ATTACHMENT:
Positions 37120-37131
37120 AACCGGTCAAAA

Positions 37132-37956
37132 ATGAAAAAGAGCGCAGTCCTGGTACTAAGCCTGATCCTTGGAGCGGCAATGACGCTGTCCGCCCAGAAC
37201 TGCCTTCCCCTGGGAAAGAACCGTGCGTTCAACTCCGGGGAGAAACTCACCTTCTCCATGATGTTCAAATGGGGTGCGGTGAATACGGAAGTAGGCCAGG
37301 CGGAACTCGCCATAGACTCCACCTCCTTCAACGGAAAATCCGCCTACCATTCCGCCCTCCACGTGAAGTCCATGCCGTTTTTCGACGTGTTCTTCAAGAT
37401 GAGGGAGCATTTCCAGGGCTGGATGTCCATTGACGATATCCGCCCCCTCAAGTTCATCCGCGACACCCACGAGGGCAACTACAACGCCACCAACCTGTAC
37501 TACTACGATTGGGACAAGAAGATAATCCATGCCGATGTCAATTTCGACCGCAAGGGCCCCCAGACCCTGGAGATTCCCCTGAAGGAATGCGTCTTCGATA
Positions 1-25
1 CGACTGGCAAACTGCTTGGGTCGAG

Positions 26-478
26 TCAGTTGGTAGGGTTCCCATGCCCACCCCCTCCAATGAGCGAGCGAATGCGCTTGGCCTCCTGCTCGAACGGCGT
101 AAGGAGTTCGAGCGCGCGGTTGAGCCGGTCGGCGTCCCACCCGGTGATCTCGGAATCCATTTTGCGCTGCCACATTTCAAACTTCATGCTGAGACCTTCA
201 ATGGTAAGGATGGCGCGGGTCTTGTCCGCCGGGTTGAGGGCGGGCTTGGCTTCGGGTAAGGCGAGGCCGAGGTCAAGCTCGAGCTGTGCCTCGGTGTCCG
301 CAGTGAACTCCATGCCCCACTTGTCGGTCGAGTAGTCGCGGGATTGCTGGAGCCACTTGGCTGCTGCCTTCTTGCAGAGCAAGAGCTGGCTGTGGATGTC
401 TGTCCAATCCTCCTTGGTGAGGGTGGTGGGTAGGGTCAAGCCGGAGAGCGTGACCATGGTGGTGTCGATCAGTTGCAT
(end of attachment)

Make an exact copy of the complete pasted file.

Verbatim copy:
Positions 37120-37131
37120 AACCGGTCAAAA

Positions 37132-37956
37132 ATGAAAAAGAGCGCAGTCCTGGTACTAAGCCTGATCCTTGGAGCGGCAATGACGCTGTCCGCCCAGAAC
37201 TGCCTTCCCCTGGGAAAGAACCGTGCGTTCAACTCCGGGGAGAAACTCACCTTCTCCATGATGTTCAAATGGGGTGCGGTGAATACGGAAGTAGGCCAGG
37301 CGGAACTCGCCATAGACTCCACCTCCTTCAACGGAAAATCCGCCTACCATTCCGCCCTCCACGTGAAGTCCATGCCGTTTTTCGACGTGTTCTTCAAGAT
37401 GAGGGAGCATTTCCAGGGCTGGATGTCCATTGACGATATCCGCCCCCTCAAGTTCATCCGCGACACCCACGAGGGCAACTACAACGCCACCAACCTGTAC
37501 TACTACGATTGGGACAAGAAGATAATCCATGCCGATGTCAATTTCGACCGCAAGGGCCCCCAGACCCTGGAGATTCCCCTGAAGGAATGCGTCTTCGATA
Positions 1-25
1 CGACTGGCAAACTGCTTGGGTCGAG

Positions 26-478
26 TCAGTTGGTAGGGTTCCCATGCCCACCCCCTCCAATGAGCGAGCGAATGCGCTTGGCCTCCTGCTCGAACGGCGT
101 AAGGAGTTCGAGCGCGCGGTTGAGCCGGTCGGCGTCCCACCCGGTGATCTCGGAATCCATTTTGCGCTGCCACATTTCAAACTTCATGCTGAGACCTTCA
201 ATGGTAAGGATGGCGCGGGTCTTGTCCGCCGGGTTGAGGGCGGGCTTGGCTTCGGGTAAGGCGAGGCCGAGGTCAAGCTCGAGCTGTGCCTCGGTGTCCG
301 CAGTGAACTCCATGCCCCACTTGTCGGTCGAGTAGTCGCGGGATTGCTGGAGCCACTTGGCTGCTGCCTTCTTGCAGAGCAAGAGCTGGCTGTGGATGTC
401 TGTCCAATCCTCCTTGGTGAGGGTGGTGGGTAGGGTCAAGCCGGAGAGCGTGACCATGGTGGTGTCGATCAGTTGCAT